I applaud Elizabeth Rothe for her column about the proposed Republican health care plan (March 19). As a clinical social worker, I have helped many Mainers get insurance through the health care marketplace and wish that I could have helped more. I have seen patients quit gainful employment because of massive medical bills and inadequate insurance putting them in debt.

I am deeply concerned about some of the principles and recent revisions to the American Health Care Act.

• The “shift-shaft” philosophy, which shifts insurance costs from those who can afford it to those who can’t; and shafts the poor, particularly the rural poor.

• Decreasing federal funds to support health insurance, while increasing access to health insurance doesn’t add up. To the Congressional Budget Office, that means inadequate insurance coverage. Everyone needs insurance that is adequate and affordable.

• Moving away from government control and toward a free market insurance exchange. Athul Gawande demonstrated in a 2009 New Yorker article how this free market strategy contributes to a health care system that is heavily weighted in specialty care, with the poorest outcomes at a higher cost than in any developed country.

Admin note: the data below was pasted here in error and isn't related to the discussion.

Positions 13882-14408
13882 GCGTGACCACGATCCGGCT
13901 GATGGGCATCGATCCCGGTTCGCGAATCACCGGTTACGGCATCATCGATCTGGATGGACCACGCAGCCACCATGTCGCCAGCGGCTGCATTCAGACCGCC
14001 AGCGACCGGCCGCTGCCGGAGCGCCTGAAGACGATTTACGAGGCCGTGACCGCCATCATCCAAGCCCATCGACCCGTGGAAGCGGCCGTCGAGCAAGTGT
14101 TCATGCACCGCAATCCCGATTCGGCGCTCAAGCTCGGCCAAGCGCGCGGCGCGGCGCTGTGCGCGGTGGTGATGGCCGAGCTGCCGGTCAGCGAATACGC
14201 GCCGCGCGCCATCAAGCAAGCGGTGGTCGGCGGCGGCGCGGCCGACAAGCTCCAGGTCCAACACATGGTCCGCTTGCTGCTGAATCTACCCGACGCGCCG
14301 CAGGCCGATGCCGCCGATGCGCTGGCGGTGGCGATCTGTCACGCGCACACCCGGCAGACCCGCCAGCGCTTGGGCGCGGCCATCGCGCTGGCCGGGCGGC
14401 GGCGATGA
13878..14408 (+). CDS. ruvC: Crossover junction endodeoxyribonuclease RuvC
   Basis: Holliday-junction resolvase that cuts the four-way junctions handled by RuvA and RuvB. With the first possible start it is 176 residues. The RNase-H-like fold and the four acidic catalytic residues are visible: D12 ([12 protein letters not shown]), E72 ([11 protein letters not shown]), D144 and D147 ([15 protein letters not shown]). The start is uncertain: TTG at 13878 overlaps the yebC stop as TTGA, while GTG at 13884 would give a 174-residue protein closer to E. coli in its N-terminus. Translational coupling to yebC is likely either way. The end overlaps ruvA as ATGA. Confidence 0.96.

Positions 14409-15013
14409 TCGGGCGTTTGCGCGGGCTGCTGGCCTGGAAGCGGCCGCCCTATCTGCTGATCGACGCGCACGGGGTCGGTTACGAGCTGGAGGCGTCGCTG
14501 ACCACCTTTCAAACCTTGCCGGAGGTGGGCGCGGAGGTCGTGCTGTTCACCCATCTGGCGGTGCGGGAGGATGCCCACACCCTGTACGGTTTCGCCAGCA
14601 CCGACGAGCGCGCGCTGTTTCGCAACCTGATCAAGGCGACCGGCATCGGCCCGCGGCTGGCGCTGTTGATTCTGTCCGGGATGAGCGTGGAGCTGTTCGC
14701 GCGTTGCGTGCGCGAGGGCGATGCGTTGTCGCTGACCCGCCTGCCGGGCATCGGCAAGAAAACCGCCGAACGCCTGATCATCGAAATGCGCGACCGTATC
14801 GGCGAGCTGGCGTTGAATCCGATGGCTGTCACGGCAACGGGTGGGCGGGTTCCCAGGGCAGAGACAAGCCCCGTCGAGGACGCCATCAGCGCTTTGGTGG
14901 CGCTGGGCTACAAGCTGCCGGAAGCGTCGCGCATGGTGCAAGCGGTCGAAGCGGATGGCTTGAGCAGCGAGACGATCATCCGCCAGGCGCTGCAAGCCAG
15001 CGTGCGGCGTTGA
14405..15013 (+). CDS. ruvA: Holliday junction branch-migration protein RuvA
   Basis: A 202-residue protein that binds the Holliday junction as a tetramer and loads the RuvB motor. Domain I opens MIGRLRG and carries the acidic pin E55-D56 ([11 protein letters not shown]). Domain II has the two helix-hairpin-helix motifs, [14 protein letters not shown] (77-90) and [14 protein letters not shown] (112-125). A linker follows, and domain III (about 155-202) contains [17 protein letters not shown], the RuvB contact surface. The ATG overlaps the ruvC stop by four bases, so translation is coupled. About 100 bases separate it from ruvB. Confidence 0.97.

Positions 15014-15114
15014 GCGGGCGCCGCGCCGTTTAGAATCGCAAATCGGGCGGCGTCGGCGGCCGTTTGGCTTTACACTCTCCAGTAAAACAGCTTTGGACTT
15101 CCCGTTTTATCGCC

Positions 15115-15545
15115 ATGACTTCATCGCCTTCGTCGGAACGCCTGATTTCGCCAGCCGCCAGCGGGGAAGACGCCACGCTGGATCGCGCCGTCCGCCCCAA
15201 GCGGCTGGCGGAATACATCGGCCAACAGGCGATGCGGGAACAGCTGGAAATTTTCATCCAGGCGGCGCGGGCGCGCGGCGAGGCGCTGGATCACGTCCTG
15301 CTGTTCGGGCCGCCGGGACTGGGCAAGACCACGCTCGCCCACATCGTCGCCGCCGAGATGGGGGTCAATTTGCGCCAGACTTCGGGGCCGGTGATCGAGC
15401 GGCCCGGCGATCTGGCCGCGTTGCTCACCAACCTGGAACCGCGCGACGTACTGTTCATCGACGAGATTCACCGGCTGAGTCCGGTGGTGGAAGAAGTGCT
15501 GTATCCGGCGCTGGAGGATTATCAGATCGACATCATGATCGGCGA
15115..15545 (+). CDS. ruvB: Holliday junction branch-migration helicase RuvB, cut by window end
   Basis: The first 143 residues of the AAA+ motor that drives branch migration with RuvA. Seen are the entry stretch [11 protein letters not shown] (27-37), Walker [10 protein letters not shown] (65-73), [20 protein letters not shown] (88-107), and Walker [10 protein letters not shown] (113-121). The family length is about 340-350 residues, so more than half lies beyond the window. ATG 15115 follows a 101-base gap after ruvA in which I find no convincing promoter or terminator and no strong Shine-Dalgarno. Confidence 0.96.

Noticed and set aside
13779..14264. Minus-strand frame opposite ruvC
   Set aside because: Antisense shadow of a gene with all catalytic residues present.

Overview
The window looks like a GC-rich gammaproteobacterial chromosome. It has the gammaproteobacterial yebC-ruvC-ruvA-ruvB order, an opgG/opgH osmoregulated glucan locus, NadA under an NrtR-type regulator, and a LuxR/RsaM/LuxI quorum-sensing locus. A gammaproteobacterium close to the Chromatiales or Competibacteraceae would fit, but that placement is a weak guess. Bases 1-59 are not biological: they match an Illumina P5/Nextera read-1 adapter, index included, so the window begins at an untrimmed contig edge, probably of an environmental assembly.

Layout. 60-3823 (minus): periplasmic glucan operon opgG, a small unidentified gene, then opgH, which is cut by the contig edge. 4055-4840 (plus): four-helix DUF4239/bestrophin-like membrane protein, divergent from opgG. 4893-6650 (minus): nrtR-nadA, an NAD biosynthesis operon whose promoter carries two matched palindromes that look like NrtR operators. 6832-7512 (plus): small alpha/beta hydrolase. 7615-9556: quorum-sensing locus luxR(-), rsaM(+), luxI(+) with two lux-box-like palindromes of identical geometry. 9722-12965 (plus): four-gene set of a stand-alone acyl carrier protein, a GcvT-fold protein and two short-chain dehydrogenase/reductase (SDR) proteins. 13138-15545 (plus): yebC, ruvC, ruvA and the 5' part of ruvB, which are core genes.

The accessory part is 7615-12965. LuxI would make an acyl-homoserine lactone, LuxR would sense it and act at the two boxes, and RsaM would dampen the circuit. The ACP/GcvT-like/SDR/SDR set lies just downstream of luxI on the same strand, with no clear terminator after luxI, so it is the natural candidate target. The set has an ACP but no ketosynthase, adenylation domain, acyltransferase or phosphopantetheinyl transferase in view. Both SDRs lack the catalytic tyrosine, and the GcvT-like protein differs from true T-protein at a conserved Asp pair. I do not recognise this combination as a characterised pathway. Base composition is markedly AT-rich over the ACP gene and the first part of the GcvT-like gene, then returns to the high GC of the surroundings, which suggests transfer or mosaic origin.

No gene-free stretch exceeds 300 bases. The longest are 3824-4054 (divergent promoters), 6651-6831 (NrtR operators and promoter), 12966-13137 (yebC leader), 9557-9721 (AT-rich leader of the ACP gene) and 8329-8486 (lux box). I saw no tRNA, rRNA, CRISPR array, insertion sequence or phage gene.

The revisions recently proposed completely eliminate Maine’s ability to expand Medicaid and places a state cap on federal Medicaid funds, regardless of the number of enrollees.

Maine’s politicians and communities should consider the data, patient and provider stories, and recent history to collaborate and continuously improve, not tear down, the health care system.

Julie Schirmer, Rome

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